While the fields of life sciences, and neuroimaging in particular, are struggling with the apparent reproducibility crisis, the community is honing its skills, developing tools and best practices to foster more replicable and reproducible studies. Tools are key in this respect – without new practical and efficient tooling to design studies, analyze data, and verify results, research will keep moving too slowly (due to potential uncertainty and ambiguity in its results) in its strive to establish a fundamental understanding of the neurobiology of health and disease and hence not succeed in responding appropriately or maximally effectively to the needs of the populations suffering from brain diseases. Tools that provide ‘provenance aware’ (capturing exactly how each step was carried out) support for all phases of the analysis workflow (pipeline systems for analysis, better handling mechanisms for data and software (i.e. containers), better ways to harmonize and track provenance) are dearly needed.
But for many of us, the fundamental work has to be in the training of the research community. First, tools (software products and libraries) are only as good as their users are. Powerful tools may be badly misused either because they are complex – or used in situations where they should not be used. Technically savvy personnel (researchers, developers, etc.) have a strong tendency to minimize the difficulty of adoption and mastering new tools, and keeping a constant and strong connection with the majority of life sciences researchers requires a huge effort, often incompatible with the rapid development of technologies. Tools change and evolve, and if we do not have a mechanism for continuously keeping researchers well trained we will waste time and financial resources through the inefficiency of work performed without the benefit of the most up-to-date approaches.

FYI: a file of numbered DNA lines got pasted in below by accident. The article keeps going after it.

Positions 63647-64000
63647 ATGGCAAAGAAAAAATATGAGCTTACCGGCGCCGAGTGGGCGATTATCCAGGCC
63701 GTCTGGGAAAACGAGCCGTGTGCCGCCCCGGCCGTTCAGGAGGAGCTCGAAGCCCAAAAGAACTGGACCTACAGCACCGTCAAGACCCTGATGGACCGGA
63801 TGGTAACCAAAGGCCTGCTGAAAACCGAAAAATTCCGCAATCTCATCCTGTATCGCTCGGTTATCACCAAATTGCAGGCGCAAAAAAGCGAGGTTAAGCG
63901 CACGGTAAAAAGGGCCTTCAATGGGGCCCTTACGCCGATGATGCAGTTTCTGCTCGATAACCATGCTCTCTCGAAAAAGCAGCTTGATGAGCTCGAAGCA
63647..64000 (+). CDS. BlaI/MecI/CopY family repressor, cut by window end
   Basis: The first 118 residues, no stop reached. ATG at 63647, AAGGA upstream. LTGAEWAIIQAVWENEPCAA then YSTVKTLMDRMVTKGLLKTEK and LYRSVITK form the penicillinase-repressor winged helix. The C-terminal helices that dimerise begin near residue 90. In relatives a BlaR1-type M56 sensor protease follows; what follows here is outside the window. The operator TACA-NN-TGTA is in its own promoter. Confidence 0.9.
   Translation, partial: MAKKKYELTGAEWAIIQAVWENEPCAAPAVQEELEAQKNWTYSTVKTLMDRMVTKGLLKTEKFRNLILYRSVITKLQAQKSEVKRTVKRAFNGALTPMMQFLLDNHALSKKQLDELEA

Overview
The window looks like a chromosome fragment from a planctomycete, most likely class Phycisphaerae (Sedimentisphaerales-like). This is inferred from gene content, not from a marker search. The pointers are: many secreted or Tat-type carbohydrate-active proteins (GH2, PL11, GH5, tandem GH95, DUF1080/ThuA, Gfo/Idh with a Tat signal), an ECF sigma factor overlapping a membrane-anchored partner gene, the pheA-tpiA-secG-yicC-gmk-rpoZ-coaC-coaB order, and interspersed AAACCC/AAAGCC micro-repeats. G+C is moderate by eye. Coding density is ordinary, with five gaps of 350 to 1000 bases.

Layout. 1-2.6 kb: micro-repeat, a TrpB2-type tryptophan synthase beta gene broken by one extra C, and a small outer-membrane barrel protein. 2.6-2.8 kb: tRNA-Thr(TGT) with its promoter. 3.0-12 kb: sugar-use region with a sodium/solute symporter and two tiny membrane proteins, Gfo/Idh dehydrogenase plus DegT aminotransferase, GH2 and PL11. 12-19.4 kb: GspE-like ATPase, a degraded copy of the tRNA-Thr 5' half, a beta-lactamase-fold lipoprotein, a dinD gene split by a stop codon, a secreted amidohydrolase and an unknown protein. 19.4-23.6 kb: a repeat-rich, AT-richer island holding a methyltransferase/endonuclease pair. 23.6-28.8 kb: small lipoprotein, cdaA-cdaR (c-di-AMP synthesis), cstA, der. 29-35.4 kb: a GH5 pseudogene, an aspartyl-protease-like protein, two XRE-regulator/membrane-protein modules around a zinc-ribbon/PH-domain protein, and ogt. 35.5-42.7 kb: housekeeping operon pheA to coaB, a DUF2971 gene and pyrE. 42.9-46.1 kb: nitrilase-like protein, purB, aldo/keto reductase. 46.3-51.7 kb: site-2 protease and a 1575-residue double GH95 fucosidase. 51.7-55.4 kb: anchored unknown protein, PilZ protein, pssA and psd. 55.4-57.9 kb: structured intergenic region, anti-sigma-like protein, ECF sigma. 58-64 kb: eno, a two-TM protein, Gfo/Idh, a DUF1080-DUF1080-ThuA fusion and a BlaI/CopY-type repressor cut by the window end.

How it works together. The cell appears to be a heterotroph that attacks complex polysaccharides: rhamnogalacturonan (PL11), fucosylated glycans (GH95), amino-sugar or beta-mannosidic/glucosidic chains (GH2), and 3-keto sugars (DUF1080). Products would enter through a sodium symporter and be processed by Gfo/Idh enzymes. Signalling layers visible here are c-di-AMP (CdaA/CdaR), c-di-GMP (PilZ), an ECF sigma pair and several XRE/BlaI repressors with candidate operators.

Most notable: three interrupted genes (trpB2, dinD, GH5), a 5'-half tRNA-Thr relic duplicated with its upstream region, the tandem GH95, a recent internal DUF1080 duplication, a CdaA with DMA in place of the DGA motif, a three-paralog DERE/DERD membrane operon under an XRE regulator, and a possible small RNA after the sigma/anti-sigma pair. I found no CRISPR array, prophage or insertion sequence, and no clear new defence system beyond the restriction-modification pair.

There might be a never ending – Sisyphus aspect to this. Is this a perpetual task, where we are constantly climbing the steep hill of new tools and new ways of conducting research? To some extent, probably. Research is, by its very essence, driven by (and rewarded for) the production of new techniques. What is the best way to ensure that these new techniques diffuse rapidly and are use appropriately in research? Continuous Training.
The ReproNim answer to these challenges has been multi-faceted. It first comes with the realization that training must go beyond simply “how to use the tools”, since without the insight into the how and why these are constructed, how they operate, what are the dependencies, and how to completely document what has been done, one may be led to a “quick win” in running the tool but in a superficial way that may perpetuate a lack of transparency. Without training to understand the inner mechanisms or conceptual aspects of a tool or approach, there is little doubt that any knowledge gained will only be short term. Trainers will have lost time in presenting overly specific material, trainees will rapidly be stuck and left feeling powerless facing a long list of magical commands that do not build a coherent framework for practical problem solution. This problem has been famously illustrated by the “how to draw an owl” – acquiring in depth knowledge requires time (see Figure below, sourced from https://cryptogenomicon.org/2016/09/08/from-zero-to-python/). Second, we also realized that training needs to be practical. Training only on theoretical and conceptual component would be useful, but clearly disconnected from the actual work and practices of our community. Often, neuroimagers are subjected to a high-level set of concepts, concepts that are hard to understand and hard to put into practice. The most efficient training in applied sciences is through practical and goal oriented work, which has to be hands on.